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The Aidonia Treasure is a collection of Mycenaean gold and jewelry returned to Greece in 1996 and thought to have been robbed from a cemetery at Aidonia in the late 1970s.
Behbeit el-Hagar temple reliefs
In 2004 a piece of temple relief was returned to Egypt from Christie’s New York...
Ninth century CE Arab dhow shipwreck off the coast of Indonesia, commercially salvaged in 1998 and criticized by Western academics after a proposed exhibition of the shipwreck by the Smithsonian’s Sackler Gallery in 2011.
Bijbels Museum theft
Egyptian artefacts stolen from the Bijbels Museum in Amsterdam and returned by Christie’s New York...
Brooklyn Museum and Fake Coptic Art
Brooklyn Museum was considered to have one of the largest and most significant collections of Coptic Art in the world, until serious doubts were raised over the authenticity of many of the pieces.
Cleveland Museum of Art Returns to Italy (2008)
Artefacts returned to Italy in 2008 after Italian investigations into illicit trading.
Corinth Museum Theft 1990
In 1990 thieves stole more than 270 artifacts from the museum of the Corinth excavations in Greece. Several pieces were recovered from Christie’s New York in the late 1990s, while most of the remainder were discovered in Miami in 1999.
Pre- and post-Conquest Aymara sacred textiles removed from the village of Coroma in the 1970s and 1980s in violation of Bolivian law.
Stolen South Arabian stela returned to Yemen by Phoenix Ancient Art in 2004...
El Zotz Lintel 1
Classic Maya carved wooden lintel looted from the site of El Zotz, Guatemala, in the late 1960s and repatriated from the collection of the Denver Art Museum in 1998.
Empress Dou Figurines
Figurines stolen from Tomb of Empress Dou returned to China by Sotheby’s in 2003.
Euphronios (Sarpedon) Krater
The Euphronios (Sarpedon) krater is a red-figure calyx krater made in Athens circa 515 BC, signed by Euxitheos as potter and Euphronios as painter. It was bought by the Metropolitan Museum of Art in 1972 for the then record-breaking price of $1 million, and is now thought to have been excavated illegally in Italy in 1971. In 2006, the Metropolitan restored ownership of the krater to Italy.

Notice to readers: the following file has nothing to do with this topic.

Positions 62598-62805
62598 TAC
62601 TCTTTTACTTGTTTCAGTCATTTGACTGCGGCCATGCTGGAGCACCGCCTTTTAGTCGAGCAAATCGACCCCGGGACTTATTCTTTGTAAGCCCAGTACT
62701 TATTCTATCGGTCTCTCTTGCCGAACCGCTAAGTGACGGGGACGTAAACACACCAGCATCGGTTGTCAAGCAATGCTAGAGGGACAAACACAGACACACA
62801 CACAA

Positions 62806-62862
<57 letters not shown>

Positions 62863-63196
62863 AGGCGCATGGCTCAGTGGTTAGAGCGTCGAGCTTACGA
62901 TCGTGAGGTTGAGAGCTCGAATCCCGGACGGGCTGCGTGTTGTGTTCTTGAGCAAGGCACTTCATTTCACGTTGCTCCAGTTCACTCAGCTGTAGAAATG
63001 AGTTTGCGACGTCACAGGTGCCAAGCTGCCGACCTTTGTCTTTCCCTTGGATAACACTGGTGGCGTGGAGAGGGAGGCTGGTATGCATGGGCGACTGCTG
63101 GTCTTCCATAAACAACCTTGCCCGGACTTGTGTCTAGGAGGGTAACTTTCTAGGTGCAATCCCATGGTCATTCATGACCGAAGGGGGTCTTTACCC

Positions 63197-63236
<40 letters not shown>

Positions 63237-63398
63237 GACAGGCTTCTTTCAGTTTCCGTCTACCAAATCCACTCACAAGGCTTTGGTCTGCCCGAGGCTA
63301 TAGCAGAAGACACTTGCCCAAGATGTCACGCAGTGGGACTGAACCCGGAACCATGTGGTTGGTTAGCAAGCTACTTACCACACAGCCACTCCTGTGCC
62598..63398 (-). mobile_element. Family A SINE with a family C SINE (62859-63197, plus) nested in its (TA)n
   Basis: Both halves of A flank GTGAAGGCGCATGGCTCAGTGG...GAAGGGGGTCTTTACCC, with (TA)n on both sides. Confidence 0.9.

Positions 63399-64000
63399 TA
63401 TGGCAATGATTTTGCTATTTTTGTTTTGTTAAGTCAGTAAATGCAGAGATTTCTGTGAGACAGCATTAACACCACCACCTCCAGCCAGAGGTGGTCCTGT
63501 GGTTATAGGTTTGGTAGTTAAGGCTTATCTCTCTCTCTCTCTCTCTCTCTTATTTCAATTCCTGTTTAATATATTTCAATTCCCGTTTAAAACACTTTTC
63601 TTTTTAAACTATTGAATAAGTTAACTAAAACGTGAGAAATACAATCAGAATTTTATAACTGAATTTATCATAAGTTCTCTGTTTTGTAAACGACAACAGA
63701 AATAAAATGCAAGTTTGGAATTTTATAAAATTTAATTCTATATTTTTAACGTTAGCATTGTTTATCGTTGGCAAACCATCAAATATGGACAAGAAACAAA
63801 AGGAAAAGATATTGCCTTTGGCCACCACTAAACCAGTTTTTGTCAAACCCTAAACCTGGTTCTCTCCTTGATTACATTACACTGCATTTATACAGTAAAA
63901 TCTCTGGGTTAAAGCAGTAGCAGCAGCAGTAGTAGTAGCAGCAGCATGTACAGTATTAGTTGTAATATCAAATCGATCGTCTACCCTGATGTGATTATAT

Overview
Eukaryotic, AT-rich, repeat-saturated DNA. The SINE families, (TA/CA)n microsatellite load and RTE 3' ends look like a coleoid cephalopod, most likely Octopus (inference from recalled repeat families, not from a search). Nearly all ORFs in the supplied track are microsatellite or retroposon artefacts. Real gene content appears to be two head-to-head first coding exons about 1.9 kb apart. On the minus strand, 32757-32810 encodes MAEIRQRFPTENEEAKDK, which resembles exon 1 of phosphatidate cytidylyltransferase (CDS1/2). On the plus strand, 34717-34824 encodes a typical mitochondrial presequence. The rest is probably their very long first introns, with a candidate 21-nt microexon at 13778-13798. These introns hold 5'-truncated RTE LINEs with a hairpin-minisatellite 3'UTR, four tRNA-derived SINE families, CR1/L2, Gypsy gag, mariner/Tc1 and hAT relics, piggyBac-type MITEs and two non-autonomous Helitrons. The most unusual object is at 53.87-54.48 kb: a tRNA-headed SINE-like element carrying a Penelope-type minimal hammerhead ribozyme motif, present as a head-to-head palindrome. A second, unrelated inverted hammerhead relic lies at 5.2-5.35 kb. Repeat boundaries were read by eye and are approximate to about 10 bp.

The Fano Bronze is a bronze statue currently owned by the J. Paul Getty Museum (Victorious Youth, 77.AB.30) but subject to an Italian claim for repatriation.
Second century Roman piece looted from Turkey and returned in a deal that included a tax write off for the buyer.
A Hopewell burial mound located on private property in Indiana that was illegally looted by road construction workers in 1988 and 1989.
The Getty Aphrodite is a large (about 2.3 m tall) limestone and marble statue of a female deity, probably Aphrodite, Hera or Demeter, dating from 425–400 BC. It was acquired by the J. Paul Getty Museum in 1988 and returned to Italy in 2007.
The Getty kouros (youth) is a 2 m high marble statue owned by the J. Paul Getty Museum (85.AA.40), appearing to date from sixth-century Greece, though believed by many authorities to be a modern forgery.
Gianfranco Becchina is an Italian antiquities dealer who has been convicted in Italy of illegally dealing in antiquities.
Hoi An Shipwreck
In 1997, following the arrest in Vietnam of two Japanese dealers attempting to illegally export antique ceramics, a license was granted by the Vietnamese government to a commercial salvage company to excavate the Hoi An (Cu Lao Cham) shipwreck. The subsequent auction of finds from the wreck was largely unsuccessful.
J Paul Getty Museum Returns to Italy (2005)
The J. Paul Getty Museum returned three objects to Italy in 2005 that were stolen or illegally exported.
J Paul Getty Museum Returns to Italy (2007)
Artefacts returned to Italy in 2007 after Italian investigations into illicit trading.
J Paul Getty Returns to Italy (2013)
The Getty Museum returned a looted terracotta head of Hades to Italy.
Jiri Frel was curator of antiquities at the J.Paul Getty Museum between 1973 and 1984, and was associated with several irregularities regarding museum acquisitions.
John Bourne Collection
Collection of Pre-Conquest metal objects, some of which were purchased in the United States in 1987 and were later identified as being from the site of Sipán, Peru.
The Kumluca Silver is a collection of more than forty sixth-century AD Byzantine silver artefacts, thought to have been found close to the small town of Kumluca in southern Turkey, and bought by Dumbarton Oaks in 1963.
La Amelia Stela 1
A classic Maya stela, cut into pieces for transport, which ended up in the collection of Sweden’s National Museum. It was returned to Guatemala in 1994.
Las Bocas-style Figurines
A popular style of Olmec figurine said to be from the Mexican site of Las Bocas that was defined entirely by looted material that appeared on the art market.
Las Limas Monument 1
Well-known Olmec greenstone statue stolen from a Mexican museum and abandoned in a Texas hotel room after traffickers were unable to sell it.
Long Island University Hillwood Museum theft
Egyptian artefacts stolen from Hillwood Museum and sold at Christie’s...